The US security services recruited Alaskan fishermen, trappers and bush pilots as "stay-behind agents" to form a secret American resistance network if the Soviet Union staged a widely feared air invasion of the territory, according to newly declassified documents.

Project Washtub was launched by the FBI and US air force intelligence during the chilliest years of the Cold War in the early 1950s when war between Moscow and Washington often seemed imminent. "The military believes that it would be an airborne invasion involving bombing and the dropping of paratroopers," one FBI memo said.

The mission of the citizen-agents in Alaska, which was then only a US territory, would have been to slip into hiding in the wilderness and transmit intelligence about enemy movements to the American military.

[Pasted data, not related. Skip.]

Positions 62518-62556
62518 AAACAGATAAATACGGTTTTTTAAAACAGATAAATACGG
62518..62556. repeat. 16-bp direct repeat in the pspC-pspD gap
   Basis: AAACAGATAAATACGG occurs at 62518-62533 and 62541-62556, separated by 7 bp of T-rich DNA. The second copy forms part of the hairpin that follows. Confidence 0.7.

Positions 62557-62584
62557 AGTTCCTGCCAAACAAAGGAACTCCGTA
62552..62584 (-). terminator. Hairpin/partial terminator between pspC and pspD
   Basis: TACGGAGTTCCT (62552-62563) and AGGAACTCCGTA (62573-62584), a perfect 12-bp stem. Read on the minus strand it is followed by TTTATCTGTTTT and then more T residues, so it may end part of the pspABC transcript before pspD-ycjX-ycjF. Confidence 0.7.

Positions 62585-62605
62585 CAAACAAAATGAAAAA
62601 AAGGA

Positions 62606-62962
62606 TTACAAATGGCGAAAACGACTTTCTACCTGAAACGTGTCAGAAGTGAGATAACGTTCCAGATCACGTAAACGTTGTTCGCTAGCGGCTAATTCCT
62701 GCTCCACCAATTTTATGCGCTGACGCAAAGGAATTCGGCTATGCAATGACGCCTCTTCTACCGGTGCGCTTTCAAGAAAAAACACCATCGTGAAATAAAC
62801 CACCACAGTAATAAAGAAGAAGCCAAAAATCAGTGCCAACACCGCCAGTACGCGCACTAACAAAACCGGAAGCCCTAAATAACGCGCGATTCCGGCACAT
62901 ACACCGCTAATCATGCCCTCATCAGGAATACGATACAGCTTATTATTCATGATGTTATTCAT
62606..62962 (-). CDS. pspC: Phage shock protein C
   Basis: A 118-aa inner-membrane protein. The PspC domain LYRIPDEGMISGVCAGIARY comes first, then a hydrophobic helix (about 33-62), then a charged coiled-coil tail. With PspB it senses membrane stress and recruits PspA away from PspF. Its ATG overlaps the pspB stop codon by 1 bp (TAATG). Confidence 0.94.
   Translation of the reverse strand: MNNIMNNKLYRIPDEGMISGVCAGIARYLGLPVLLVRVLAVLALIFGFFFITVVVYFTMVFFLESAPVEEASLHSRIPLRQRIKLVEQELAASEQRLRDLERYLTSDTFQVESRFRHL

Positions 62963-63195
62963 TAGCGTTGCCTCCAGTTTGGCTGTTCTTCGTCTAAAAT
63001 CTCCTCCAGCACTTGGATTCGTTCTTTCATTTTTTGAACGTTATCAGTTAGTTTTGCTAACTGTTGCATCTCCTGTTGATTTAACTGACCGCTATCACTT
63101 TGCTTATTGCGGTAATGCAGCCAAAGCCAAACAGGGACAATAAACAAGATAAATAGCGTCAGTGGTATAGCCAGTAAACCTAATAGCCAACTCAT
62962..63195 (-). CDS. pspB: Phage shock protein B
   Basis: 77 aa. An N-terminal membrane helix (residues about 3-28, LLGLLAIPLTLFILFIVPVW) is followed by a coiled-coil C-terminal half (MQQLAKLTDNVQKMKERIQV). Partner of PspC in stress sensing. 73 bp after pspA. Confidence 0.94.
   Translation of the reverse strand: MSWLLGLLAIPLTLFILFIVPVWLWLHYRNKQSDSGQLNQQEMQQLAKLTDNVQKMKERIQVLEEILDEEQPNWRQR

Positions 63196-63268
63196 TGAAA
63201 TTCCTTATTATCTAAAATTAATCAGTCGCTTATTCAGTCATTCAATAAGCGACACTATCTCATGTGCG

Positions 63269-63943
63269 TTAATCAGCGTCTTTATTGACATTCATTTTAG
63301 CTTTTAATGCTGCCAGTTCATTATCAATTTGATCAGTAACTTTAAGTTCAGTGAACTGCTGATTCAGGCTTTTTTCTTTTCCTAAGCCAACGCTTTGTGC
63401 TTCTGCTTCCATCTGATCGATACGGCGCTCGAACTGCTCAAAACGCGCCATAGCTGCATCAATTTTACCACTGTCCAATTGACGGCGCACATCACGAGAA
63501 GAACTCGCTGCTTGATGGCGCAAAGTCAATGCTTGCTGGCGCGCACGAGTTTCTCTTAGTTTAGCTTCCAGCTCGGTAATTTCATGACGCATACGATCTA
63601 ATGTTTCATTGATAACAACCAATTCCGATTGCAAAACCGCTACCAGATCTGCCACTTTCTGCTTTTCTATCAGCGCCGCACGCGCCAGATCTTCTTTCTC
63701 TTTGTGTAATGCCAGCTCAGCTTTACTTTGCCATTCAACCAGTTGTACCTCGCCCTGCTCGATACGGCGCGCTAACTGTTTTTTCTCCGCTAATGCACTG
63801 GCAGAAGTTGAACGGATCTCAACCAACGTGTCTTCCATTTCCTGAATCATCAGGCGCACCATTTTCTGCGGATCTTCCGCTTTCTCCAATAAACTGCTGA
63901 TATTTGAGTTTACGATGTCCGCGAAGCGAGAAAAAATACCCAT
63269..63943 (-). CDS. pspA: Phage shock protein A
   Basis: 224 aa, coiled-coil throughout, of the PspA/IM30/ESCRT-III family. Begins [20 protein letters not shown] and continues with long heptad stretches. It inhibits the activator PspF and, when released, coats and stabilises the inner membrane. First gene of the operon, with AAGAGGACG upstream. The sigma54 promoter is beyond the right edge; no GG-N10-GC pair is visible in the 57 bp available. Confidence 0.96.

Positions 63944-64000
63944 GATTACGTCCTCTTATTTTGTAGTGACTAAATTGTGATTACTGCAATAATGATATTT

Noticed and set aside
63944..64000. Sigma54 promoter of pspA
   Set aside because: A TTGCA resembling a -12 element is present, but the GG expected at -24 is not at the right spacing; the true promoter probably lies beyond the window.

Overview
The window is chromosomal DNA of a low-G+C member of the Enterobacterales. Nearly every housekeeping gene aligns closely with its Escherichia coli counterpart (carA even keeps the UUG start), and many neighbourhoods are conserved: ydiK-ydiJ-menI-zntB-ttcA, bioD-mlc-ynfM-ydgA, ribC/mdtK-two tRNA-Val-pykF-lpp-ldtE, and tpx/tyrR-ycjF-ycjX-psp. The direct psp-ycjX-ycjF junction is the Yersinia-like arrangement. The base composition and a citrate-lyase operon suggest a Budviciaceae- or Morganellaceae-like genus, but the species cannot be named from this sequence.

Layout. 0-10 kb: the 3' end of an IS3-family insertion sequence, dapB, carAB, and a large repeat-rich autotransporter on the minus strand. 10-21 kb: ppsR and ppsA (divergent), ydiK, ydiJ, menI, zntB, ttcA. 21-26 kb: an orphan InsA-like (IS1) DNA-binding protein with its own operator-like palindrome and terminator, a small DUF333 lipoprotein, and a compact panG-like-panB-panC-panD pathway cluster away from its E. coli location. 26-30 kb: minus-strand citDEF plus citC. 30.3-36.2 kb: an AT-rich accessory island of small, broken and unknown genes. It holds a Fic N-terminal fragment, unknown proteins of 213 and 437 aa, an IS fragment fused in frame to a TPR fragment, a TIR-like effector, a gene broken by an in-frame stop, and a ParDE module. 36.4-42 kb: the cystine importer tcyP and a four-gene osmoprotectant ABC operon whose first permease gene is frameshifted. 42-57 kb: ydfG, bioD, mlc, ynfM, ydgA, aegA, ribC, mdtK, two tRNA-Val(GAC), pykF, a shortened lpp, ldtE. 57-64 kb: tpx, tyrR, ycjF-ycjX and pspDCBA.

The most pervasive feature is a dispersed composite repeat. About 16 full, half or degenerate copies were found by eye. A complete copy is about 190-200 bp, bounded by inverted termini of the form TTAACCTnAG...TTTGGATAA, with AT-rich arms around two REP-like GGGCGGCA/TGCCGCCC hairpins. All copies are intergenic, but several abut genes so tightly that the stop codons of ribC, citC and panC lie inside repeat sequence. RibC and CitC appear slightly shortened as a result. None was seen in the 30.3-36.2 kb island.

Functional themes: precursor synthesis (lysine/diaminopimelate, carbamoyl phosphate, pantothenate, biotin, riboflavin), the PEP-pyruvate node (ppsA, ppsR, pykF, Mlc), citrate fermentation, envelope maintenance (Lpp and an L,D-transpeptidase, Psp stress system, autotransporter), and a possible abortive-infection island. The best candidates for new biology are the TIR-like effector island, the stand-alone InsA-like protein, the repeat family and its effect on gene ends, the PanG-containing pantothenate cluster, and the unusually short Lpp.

A second pool of civilian agents was trained to arrange the evacuation of US military crews shot down or crashed over Soviet-held territory.


As Soviet military doctrine called for the "elimination" of local resistance in occupied territory, US officials considered the assignment so dangerous that they also recruited a reserve cadre of agents outside Alaska to be dropped in later by air if needed.

Deborah Kidwell, official historian of the Air Force Office of Special Investigations, said the Washtub plans were in place from 1951 to 1959, the year that Alaska became a US state.

The plan never needed to be enacted, of course, as Moscow did not invade Alaska, but the incredible detail indicated how strongly Washington feared a Soviet incursion into territory closer to Russia than the mainland US.